By Bishop Gerald Kicanas
One in a series
(Editor’s Note: Bishop Gerald Kicanas (right) of Tucson, Ariz., vice president of the U.S. Conference of Catholic Bishops, is on a trip to Lebanon, his ancestral homeland, and to Israel and the Palestinian territories, where he will attend an international meeting of bishops in support of the church in the Holy Land. He has agreed to be a guest blogger for us during the trip.)
DAY FOUR: Jan. 8, 2010
BEIRUT, Lebanon — Yesterday I was able to connect with a Lebanese American family from Tucson who are visiting for the holidays. Ziad Safi and his wife and baby daughter welcomed us into their family home which looked out over the city, a magnificent view. Ziad’s father built the building in which various members of his family now live on different floors. This is very common in Lebanon.
His mother seemed so pleased that her son was home for a while and certainly delighted to see her grandchild. Family is so important to the Lebanese as to many other cultures. His mother has never yet visited in Tucson. I encouraged her to come and visit when that is possible.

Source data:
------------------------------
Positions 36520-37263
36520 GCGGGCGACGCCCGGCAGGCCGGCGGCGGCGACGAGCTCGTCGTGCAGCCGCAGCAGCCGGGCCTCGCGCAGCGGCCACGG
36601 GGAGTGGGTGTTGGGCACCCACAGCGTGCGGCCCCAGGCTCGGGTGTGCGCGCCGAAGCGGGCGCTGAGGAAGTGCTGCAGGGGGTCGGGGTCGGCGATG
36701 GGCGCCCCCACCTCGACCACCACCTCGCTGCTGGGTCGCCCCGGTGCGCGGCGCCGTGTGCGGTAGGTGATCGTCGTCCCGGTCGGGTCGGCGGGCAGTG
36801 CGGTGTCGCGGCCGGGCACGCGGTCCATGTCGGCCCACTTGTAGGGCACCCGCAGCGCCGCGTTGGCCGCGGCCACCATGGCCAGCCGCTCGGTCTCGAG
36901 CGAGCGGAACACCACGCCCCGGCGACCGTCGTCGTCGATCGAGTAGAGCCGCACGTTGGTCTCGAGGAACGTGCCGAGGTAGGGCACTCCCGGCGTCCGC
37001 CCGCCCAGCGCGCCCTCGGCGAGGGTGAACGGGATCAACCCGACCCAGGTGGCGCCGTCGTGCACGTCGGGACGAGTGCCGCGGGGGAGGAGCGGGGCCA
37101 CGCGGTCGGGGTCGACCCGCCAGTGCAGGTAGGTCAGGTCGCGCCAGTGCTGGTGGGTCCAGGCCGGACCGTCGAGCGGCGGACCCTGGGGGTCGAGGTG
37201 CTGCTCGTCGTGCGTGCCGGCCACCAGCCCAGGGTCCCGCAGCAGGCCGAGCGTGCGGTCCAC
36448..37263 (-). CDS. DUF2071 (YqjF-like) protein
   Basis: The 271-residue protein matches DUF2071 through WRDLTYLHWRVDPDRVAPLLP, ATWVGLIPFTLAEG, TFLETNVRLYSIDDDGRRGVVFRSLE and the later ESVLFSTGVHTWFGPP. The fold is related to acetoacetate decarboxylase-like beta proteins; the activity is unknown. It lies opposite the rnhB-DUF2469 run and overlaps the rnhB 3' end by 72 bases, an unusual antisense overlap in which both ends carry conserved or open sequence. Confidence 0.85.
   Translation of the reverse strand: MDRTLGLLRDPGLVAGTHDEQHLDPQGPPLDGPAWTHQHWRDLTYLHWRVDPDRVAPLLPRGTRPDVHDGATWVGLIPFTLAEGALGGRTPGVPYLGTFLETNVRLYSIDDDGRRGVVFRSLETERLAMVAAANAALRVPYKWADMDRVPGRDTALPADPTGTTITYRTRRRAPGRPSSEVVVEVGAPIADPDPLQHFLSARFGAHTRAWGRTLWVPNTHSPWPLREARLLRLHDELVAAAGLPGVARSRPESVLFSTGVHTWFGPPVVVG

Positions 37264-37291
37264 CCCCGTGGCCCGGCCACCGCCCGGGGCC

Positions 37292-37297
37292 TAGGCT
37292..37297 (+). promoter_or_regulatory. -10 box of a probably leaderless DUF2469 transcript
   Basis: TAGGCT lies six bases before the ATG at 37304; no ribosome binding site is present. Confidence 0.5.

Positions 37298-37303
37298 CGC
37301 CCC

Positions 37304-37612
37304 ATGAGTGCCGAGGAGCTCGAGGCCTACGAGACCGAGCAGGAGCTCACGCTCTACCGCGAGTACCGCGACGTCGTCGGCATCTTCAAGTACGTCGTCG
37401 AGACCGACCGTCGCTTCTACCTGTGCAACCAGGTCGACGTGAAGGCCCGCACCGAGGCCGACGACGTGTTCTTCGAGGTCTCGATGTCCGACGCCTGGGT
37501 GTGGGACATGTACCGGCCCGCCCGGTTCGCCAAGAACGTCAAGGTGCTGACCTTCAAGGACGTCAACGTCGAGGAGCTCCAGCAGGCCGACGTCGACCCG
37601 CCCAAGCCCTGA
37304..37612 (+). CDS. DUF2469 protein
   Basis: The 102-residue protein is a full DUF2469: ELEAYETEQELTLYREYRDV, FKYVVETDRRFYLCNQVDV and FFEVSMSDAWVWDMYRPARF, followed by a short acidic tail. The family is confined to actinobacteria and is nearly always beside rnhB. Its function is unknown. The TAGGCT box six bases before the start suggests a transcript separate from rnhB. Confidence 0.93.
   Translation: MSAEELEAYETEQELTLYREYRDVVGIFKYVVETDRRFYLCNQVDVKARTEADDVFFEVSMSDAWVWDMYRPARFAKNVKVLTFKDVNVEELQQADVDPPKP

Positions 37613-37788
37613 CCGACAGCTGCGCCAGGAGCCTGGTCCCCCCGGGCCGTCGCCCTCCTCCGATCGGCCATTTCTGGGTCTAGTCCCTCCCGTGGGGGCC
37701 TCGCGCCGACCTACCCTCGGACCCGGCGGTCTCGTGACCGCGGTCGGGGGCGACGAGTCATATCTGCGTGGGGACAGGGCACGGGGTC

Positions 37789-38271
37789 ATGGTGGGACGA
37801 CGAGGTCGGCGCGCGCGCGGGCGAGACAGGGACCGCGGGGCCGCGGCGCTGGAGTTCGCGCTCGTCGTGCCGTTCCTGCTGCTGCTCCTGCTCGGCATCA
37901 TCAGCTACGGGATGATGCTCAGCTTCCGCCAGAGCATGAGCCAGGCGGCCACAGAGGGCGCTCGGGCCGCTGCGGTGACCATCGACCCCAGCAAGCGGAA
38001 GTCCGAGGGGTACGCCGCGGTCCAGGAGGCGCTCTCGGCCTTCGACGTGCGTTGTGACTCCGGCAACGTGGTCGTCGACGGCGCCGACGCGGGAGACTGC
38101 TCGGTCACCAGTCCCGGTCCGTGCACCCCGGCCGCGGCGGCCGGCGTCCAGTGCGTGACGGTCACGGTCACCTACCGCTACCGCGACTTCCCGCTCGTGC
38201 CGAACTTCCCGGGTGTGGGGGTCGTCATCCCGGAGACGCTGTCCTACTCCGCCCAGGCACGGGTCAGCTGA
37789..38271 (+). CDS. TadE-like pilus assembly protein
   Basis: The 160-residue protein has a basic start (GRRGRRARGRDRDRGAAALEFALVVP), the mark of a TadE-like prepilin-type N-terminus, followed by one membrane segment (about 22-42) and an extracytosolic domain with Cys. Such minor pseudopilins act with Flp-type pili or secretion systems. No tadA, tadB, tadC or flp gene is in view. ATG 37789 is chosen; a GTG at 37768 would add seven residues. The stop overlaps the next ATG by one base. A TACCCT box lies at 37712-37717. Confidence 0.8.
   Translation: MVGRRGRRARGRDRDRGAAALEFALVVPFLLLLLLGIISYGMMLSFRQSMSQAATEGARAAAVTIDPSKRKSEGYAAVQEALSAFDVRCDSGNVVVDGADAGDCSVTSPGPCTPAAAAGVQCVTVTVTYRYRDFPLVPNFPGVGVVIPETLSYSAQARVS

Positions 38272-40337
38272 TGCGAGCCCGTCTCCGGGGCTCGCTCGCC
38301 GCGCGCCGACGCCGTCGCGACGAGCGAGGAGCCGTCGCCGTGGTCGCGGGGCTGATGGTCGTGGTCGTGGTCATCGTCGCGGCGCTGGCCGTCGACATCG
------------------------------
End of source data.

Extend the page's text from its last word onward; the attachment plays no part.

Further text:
As always there was food and drink offered and much time to chat. Almost immediately you get into the situation in the Middle East. It is on everyone’s mind. We discussed the many Christians who have left Lebanon which results from opportunities elsewhere as well as fear of violence and conflict. Despite living elsewhere they like to return to Lebanon. Many families, especially those in the Gulf states, have built large houses in Lebanon where they return from time to time. The challenge is how to encourage the young to stay and use their gifts for their country.
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On Friday Bill (CRS Baltimore), Mindy (CRS Beirut) and I went running in the early morning along the Corniche, a beautiful open space that runs along the Mediterranean Sea. This old man had a hard time keeping up with the two youngsters but there is so much to distract you the run was fun. Groups of men smoking on water pipes along with fishermen with large poles set out into the sea lined the walk.